Tom (real guy) was too busy all the time to do anything other than the 80/20 rule. He was too busy because he didn't share. So of course he was a fixture of the company...


but the CTO is a nice guy who just had a management training, so instead, both you and Tim are sent to a mandatory conflict resolution class


Each developer works in their own little silo and doesn't bother to learn the code outside their silo. Each team member developers their own idiosyncratic style. If they have to work with someone else's code, it's unfamiliar and they make slow progress and get cranky.

Now all the developers are going to the CTO or CEO and undermining the other developers, trying to persuade the CTO that so-and-so's code is shit.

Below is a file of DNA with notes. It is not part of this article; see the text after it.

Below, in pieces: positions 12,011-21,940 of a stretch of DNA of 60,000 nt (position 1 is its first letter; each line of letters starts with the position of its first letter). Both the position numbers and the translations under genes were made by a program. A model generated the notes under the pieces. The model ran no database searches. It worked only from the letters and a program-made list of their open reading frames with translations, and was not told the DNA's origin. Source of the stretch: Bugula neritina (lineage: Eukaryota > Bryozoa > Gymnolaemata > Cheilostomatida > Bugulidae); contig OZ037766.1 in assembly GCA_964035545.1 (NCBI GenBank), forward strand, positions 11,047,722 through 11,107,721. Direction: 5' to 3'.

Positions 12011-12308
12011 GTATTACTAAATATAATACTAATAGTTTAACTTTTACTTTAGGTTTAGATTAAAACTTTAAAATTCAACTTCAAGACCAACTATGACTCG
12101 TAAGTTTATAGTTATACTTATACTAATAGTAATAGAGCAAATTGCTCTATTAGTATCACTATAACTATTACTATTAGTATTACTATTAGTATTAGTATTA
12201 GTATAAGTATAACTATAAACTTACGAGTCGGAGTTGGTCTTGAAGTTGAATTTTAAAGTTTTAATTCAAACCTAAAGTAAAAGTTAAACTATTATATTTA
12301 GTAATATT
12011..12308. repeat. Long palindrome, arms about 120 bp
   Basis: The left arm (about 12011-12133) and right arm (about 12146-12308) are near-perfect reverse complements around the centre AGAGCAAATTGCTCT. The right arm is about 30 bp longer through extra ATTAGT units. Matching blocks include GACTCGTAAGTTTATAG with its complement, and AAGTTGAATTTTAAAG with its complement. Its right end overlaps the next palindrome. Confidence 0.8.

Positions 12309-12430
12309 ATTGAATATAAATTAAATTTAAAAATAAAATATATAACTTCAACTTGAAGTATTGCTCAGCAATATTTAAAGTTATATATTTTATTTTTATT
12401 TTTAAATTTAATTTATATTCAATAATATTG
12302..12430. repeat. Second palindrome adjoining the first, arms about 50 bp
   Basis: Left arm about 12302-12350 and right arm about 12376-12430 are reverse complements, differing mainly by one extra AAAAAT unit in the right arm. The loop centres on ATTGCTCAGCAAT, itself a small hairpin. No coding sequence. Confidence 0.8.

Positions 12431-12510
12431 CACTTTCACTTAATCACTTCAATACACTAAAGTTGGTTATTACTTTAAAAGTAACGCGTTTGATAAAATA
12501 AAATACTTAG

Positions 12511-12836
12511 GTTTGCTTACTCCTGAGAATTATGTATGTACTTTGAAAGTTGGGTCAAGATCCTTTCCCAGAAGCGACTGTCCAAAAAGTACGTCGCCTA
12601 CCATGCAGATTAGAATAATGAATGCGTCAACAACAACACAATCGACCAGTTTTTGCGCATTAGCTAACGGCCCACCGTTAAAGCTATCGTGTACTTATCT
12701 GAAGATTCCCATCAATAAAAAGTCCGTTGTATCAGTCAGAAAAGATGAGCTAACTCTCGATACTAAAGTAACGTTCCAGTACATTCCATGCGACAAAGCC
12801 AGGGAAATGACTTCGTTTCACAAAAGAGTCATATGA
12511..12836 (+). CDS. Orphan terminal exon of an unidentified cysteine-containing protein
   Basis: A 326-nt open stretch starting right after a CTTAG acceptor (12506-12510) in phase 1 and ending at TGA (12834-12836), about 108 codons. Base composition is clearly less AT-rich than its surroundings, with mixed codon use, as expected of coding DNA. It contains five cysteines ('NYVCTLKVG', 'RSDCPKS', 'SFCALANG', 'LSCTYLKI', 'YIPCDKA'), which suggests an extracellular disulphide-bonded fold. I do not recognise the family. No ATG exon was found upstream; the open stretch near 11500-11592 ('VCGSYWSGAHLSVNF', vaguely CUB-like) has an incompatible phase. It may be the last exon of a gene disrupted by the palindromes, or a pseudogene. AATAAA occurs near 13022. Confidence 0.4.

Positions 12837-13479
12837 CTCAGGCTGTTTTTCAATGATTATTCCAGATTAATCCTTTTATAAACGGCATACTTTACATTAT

No, not unless you’re somehow able to make the team, the CTO and Tim feel good at the same time. If you figure that part out let me know.


But if Tim's work is so bad that you can prove it..... How can a boss dodge the proof? I guess Tim should be fired second, the boss should go first...


> How can a boss dodge the proof?

This is a business decision, reality has no influence here.

That's why they invented the term "Business reality".


It looks to me that the shared library issue got solved by the monorepo approach. They could have gone the monorepo way and still have microservices. Managing a lot of repos and keeping them consistent with regards do dependencies is not easy. In reality you do not want everyone to use a different version of a dependency. You might allow deviations but ultimately you wand to minimize them.

They also just might have had too many repos.